The grass is always greener on the other side. Just ask Lisa Morris, her Dartford lawn in Kent was brown.
“It was shocking. A dead lawn,” she says.
“We’d never been able to maintain it and spent a fortune on grass seeds. We even put new turf down once. Nothing we did made it look nice.”
Then she had some artificial grass installed. “It’s beautiful, like an outdoor carpet. I want to get a sign saying ‘please remove your shoes,'” she jokes.
Like many others now Ms Morris has greener, albeit plastic, grass.
As hosepipe bans kick-in in several areas across southern England in August after months of little rainfall, more people may be weighing their options.
Lisa Morris is one of a growing number switching to artificial lawns over natural grass. In 2020, the global market for faux flora was estimated at around $3bn (£2.4bn), up from $2.5bn (£2bn) in 2016.
It is projected to grow to over $5bn (£4bn) by 2027.
“Back in the day, these lawns were made from a polypropylene surface which was a bit scratchy” says Andy Driver, sales and marketing director at Evergreens UK, based in Rutland in the East Midlands, recalling school sport played on rough ‘astroturf’ fields.
“Nowadays, they’re made from polyethylene which is a lot softer. It’s got a much nicer feel and more aesthetically pleasing.”
The visuals are important for his customers. Confined to their homes during lockdown, many Brits had little else to look at other than their own back gardens or balconies, so plotted home improvements according to research from Mintel.
Some households also had more disposable income to spend, as opportunities for days out, or to take holidays, were limited by pandemic measures.
Mr Driver says while the firm has seen sales increase over the last decade, this spiked in the last two years.
These lawns are neat, clean and a vivid green. But is that the only green thing about them?
The RHS, the UK’s leading gardening charity, said no fake grass would be allowed because of its damaging effect on the environment.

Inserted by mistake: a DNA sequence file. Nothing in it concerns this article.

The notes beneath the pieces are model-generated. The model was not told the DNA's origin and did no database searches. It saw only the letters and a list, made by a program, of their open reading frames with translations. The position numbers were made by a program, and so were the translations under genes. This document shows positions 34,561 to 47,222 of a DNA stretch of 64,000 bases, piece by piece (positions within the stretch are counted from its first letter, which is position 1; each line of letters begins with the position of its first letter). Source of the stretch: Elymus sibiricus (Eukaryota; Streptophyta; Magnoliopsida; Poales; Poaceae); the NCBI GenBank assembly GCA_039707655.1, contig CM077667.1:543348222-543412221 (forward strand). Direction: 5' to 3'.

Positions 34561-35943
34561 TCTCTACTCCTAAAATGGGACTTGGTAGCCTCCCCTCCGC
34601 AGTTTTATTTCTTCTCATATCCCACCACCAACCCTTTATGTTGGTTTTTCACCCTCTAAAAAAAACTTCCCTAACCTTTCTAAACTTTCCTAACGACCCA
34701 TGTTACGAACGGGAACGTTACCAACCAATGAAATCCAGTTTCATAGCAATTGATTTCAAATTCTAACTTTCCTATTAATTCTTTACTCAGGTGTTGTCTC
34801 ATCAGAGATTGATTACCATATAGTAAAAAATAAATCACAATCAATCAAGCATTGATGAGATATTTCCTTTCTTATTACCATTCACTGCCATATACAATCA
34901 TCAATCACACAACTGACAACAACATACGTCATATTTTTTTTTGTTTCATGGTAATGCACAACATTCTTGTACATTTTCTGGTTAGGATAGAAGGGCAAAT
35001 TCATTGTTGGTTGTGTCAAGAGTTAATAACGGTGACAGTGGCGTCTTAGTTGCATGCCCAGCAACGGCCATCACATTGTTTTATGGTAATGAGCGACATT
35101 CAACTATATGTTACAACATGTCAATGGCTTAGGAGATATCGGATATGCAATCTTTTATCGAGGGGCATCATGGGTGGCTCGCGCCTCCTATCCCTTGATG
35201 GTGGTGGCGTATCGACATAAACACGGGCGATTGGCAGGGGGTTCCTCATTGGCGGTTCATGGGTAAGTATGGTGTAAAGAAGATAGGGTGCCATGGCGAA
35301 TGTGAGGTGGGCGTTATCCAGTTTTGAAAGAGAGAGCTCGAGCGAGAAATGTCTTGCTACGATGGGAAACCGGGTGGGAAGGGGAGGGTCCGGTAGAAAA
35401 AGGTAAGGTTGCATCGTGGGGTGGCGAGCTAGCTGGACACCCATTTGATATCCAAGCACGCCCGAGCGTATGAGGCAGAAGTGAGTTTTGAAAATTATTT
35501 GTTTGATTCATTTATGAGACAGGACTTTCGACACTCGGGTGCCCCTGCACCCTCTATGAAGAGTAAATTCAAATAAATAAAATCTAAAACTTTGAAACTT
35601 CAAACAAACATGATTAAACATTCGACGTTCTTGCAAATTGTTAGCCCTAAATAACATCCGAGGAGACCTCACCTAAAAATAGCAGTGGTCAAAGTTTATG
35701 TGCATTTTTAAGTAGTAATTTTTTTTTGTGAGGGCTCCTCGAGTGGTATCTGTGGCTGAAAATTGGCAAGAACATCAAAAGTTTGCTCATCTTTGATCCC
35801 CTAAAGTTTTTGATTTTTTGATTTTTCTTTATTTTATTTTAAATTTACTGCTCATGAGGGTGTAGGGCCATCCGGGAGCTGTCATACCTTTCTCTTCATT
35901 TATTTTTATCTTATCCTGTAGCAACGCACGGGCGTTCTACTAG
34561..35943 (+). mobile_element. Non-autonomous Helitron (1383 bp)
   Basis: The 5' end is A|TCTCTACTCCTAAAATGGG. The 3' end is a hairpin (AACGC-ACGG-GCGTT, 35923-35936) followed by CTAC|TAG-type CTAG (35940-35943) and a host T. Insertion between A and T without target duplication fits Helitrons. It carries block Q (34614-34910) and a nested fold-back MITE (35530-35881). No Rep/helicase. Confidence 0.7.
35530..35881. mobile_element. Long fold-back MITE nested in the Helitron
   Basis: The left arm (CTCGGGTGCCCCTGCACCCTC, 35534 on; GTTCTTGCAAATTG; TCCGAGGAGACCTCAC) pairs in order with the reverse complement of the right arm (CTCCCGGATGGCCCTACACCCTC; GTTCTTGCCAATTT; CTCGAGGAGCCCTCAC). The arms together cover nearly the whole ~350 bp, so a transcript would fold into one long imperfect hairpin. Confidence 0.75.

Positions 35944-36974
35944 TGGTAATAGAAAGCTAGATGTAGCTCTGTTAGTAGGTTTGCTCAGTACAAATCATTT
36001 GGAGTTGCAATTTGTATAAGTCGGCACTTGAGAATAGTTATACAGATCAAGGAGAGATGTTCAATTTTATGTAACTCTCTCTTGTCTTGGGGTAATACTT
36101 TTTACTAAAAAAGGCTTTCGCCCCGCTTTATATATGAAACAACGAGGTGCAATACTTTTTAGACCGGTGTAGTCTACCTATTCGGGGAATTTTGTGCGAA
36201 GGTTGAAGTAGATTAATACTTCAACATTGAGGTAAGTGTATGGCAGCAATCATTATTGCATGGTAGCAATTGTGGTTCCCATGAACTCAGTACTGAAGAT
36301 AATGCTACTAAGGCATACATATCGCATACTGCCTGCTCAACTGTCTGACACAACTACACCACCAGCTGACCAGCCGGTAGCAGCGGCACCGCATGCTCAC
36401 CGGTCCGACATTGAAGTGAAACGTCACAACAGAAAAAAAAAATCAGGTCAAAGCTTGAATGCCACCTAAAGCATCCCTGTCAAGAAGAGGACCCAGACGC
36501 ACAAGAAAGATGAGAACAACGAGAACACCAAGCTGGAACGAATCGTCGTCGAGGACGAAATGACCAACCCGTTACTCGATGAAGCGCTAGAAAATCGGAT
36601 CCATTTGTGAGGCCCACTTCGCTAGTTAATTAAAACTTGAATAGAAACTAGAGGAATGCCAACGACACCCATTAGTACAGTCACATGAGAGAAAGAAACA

Rigorous, systematic research into the environmental impact of synthetic turf is still lacking, admits Professor Sebastian Pfautsch at the University of Western Sydney.
But Professor Pfautsch is one of a group of scientists now working on a comprehensive assessment of the pros and cons of its widespread use in Australia – where cities are rolling-out plastic turf at scale in public parks.
For one thing, he says plastic grass certainly needs water, “new hybrid materials need watering to maintain the real turf in between the artificial one. So, the argument of water savings is out of the window.”
Another area that needs further research he says is surface temperature. “It is the hottest material you would find in playgrounds and school environments,” he explains.
“I have measurements of surface temperatures of synthetic turf near 100 °C. And it can be a burn hazard if unshaded, even when your ambient air temperature is below 30 °C.”
So, how did Lisa’s garden fare during the July heatwave, when temperatures topped 40°C?
“It got hot. We had to put shoes on, just as you would if it were raining. But it certainly didn’t melt!”
In 2018, a European Union report estimated that as much as four tonnes of microplastic from artificial sports pitches across Europe had made it into surface water.
Dr Tom Stanton, research fellow of Physical Geography at Loughborough University is worried, saying, “microplastic particles can be washed off the [plastic grass] pitches into the surrounding terrestrial and aquatic environments.”